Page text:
Satyrs (Satyroi) - Fertility Spirits Of Greek Mythology

Satyroi (Satyrs) – Fertility Spirits Of Greek Mythology


Satyroi(satyrs) were rustic fertility spirits from the land and the wilderness and were consort of the nymphs, the goddesses of fertility.

Satyroi are depicted with long hair, a reclining hairline, long legs, and long arms and usually with a long tail. They were the spirits of nature, the forest, and the mountains, often associated with the goddesses of fertility, the nymphs, and their companions.

In ancient times, these creatures were closely associated with the god Dionysus and had lascivious character, which was usually represented with upright phalluses. As companions of Dionysus, they were mostly shown playing the flute and the Maenads wore a big mop of hair as well as big breasts and big eyes. They were so powerful that their sudden appearance would terrify shepherds and travelers.

The ancient Celts believed in dusii, which were hairy demons believed to occasionally take on human form and seduce mortal women.

The Illyrians are said to have believed in a satyr-like creature called Deuadai. The Celtic folklore, to which the satyrs , sileni, and other goddesses of the Hellenistic era belonged, was partly human and partly goat.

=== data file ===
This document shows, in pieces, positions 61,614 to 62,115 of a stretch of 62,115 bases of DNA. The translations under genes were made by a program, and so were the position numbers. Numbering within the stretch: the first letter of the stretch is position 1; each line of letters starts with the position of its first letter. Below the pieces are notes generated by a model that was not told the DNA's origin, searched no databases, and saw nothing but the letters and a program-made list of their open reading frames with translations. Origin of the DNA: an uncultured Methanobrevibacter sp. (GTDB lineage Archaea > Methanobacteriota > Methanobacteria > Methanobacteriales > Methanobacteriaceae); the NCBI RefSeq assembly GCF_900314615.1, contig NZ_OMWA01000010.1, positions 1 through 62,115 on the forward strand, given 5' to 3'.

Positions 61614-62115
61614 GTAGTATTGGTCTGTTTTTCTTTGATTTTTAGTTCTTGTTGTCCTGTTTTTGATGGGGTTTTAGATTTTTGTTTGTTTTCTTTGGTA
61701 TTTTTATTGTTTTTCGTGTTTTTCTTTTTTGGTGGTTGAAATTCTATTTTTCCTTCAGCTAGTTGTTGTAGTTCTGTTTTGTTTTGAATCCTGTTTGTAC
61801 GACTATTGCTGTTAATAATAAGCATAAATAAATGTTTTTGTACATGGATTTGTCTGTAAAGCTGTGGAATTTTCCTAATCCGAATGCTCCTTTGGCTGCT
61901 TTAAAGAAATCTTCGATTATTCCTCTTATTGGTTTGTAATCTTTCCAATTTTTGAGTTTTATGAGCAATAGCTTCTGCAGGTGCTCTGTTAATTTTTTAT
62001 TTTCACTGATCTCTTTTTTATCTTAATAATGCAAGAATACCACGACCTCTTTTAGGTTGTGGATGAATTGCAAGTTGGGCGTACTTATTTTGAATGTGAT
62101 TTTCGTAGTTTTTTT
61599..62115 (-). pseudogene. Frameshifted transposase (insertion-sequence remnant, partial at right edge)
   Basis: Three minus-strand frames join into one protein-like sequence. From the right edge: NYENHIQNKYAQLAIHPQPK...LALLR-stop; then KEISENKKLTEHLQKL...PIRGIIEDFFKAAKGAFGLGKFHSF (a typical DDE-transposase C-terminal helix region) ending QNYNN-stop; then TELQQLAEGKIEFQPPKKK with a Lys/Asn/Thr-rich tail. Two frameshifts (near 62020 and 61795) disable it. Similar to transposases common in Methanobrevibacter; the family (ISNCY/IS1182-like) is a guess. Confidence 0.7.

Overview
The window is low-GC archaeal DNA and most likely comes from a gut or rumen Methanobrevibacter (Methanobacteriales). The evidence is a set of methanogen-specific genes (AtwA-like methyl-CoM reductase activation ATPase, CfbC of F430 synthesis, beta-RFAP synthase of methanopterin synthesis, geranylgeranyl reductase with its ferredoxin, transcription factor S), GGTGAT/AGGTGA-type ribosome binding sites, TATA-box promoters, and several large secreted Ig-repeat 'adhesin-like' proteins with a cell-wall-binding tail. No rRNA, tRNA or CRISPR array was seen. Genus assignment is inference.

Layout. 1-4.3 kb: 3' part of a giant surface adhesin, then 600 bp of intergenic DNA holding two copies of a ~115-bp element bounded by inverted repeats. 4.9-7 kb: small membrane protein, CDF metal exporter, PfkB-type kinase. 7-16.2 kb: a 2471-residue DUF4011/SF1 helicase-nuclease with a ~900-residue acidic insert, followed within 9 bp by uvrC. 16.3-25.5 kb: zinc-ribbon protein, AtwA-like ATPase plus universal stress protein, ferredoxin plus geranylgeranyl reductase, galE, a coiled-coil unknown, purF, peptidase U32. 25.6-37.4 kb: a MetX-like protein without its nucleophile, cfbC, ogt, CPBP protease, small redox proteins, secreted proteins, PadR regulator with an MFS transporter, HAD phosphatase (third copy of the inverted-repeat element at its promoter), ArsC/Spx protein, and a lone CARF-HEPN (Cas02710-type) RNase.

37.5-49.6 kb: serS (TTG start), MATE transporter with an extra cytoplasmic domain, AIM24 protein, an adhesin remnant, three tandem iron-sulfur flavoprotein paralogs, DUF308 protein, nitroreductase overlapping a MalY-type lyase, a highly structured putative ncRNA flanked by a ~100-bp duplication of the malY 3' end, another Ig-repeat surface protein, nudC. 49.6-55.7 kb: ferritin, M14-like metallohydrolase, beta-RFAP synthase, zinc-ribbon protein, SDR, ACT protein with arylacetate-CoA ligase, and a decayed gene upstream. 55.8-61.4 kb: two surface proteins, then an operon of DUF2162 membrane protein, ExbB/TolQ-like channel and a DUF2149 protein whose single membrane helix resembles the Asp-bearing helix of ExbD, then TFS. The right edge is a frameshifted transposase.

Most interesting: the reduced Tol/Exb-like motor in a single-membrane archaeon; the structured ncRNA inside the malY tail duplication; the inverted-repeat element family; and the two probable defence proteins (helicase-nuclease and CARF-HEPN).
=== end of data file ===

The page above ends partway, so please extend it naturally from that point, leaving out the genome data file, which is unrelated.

They were also compared to the jinns of pre-Islamic Arabia, who were considered animals that could sometimes change into other forms, including human ones. Like the satyrs, they were often also trick-or-treating, mischief-makers and dancers.

In archaic classical Greek art, the ears and tail of a satyr are shown. The Greek satyrs have a longer tail than the goats and shorter ears as well as shorter legs and tails.

The upright phalli represent the wine woman, the fertility goddess, and mother of all gods and goddesses, as well as the wine goddess.

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The satyrs were not necessarily gods per se, but nature spirits known as nymphs, who chased after their male counterparts. To the Romans, they were known as Dusios, to the Greeks as Nymphus, a nature spirit.

The first mention comes from Hesiod, where he describes it simply as a race that is “good for nothing practical,” which sets the tone for what we have always associated with satyrs or Satyroi and the other faunas of Greek mythology.

Both Fauns and Satyrs were soldiers of their respective gods and could be vicious in combat, but both races were also notorious for their amorous advances toward women. Roman mythology, the clear association of goats, blurs the different satyr and fauna. Many stories tell of the various heroes and gods who defended the honor of virgins, and the race was also notorious for its amoral advances toward women and its sexual conquests.

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